In their efforts to limit the spread of these rumours, the Mumbai police have
prohibited the spread of such rumours. It also prohibited disparaging or
discriminatory messages against any organization or community. The police have
declared that for all these acts committed by a person or a group, the
designated “group administrator” will be held personally responsible for this
content in the said group.
In addition, Karnataka police have also taken similar measures and launched a
platform to verify whether the information is true or false. Anyone can submit
the news for review. Karnataka police have taken this initiative with the help
of Check4Spam to respond to rumors in the midst of this pandemic. The police in
different states have reserved various rumors which are accused of spreading
false news or false information on various platforms. he Government of Karnataka
issued “The Karnataka Epidemic Diseases, COVID-19 Regulations, 2020
on 23.03.2020 which shall be valid for a period of one year.
As per said regulation:
“No person/ institute/ organisation shall use any print or electronic media for
misinformation regarding COVID-19 without prior permission of the Department of
Health and family welfare. This is to avoid spread of any rumour or
unauthenticated information regarding COVID-19. In case any person /institute/
organisation is found indulging in such activity, it will be treated as a
punishable offence under these Regulations.” 
The Indian government has also launched a chatbox called MyGov Corona Helpdesk
on WhatsApp to respond to user requests and counter rumors about the pandemic.
The Department of Electronics and Technology, Government of India, issued a
notice on March 20, 2020 to limit false news / misinformation about the
coronavirus to all social media platforms. This notice directed these platforms
to perform due diligence and take immediate action to remove this content from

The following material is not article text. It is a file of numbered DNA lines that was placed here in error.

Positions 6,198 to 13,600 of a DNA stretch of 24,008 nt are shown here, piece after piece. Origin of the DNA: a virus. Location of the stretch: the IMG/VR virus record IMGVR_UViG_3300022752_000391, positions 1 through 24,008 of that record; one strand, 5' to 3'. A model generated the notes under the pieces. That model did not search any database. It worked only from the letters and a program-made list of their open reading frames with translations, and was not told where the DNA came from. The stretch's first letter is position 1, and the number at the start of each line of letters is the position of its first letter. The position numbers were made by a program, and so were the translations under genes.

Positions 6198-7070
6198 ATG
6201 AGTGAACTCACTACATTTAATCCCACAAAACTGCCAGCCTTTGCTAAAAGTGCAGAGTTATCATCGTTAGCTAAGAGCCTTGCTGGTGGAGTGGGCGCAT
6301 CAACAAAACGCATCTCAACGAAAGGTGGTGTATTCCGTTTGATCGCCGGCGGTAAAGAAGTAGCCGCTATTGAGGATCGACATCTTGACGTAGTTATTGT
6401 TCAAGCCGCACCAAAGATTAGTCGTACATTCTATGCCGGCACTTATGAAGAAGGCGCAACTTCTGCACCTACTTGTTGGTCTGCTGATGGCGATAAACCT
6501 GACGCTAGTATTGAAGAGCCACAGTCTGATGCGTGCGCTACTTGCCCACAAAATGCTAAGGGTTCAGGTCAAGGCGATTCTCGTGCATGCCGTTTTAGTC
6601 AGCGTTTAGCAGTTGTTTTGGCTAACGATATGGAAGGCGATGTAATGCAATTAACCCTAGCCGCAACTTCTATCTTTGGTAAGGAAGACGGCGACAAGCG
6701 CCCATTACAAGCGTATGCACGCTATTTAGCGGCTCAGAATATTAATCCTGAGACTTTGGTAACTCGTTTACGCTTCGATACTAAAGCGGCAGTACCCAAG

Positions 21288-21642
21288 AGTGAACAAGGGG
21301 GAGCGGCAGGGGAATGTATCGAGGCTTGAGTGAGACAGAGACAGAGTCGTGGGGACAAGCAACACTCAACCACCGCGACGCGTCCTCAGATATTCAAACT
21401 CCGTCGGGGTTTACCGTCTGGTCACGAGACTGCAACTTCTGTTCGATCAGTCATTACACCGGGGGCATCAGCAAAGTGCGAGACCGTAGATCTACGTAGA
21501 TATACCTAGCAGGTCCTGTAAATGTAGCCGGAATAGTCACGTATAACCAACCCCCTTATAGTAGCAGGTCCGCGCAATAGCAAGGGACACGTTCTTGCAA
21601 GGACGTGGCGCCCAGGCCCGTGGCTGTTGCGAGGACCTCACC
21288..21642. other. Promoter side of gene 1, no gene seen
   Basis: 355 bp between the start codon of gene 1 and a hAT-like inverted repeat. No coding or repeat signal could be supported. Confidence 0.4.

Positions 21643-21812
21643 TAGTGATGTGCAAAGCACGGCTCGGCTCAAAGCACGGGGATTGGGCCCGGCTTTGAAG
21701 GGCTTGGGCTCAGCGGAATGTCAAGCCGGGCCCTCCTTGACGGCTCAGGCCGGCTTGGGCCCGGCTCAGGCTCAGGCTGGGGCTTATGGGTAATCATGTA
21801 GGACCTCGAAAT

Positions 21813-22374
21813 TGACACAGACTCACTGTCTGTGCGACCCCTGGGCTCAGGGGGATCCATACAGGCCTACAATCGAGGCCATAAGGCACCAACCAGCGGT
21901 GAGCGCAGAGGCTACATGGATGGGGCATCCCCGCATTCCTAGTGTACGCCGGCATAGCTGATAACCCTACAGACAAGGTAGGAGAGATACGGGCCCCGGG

The Way Ahead
Individuals are expected to exercise greater caution in these difficult times. A
small indiscretion in the transmission of an unverified message can cause loss
of life or cause a serious disturbance of public order. As government and public
resources are limited, it is the responsibility of the general public to be
diligent in their interactions with reference to the pandemic.
These are a few simple steps that anyone can take that will lead to a
- Ascertaining the source and origin of the message. If one is not sure of
the authenticity and correctness of the message or its content, one may make
attempts to be sure of the veracity of the matter before forwarding it to
- In case of any claims made in the message one has received, conduct
secondary checks on Google or other sites before disseminating it.
- If the message incites strong emotions, it is likely to be sent for such
purposes. Any shocking or outrageous claim made needs to be verified before
it is sent to others who may believe it completely
- In case of the message containing videos or pictures, there is a
possibility of them being edited or used out of context to mislead
unsuspecting recipients. A simple reverse image search on Google can reveal
the original source and context of the picture. Any harm resulting from such
forwarding can make the person doing so liable to legal consequences.
- Use fact checking services, there are many reputed fact checking sites,
which help people to verify claims made on social media or messages which
have gone viral.
- Sometimes there would be obvious spelling, punctuation mistakes or other
grammatical errors which can point out the inauthenticity of the message.
One needs to develop a healthy skepticism towards content on social media.
These simple measures can go a long way in the fight against disinformation
and fake news being spread about the Coronavirus pandemic
- Clause 6, Page 2, The Karnataka Epidemic Diseases, COVID-19 Regulations,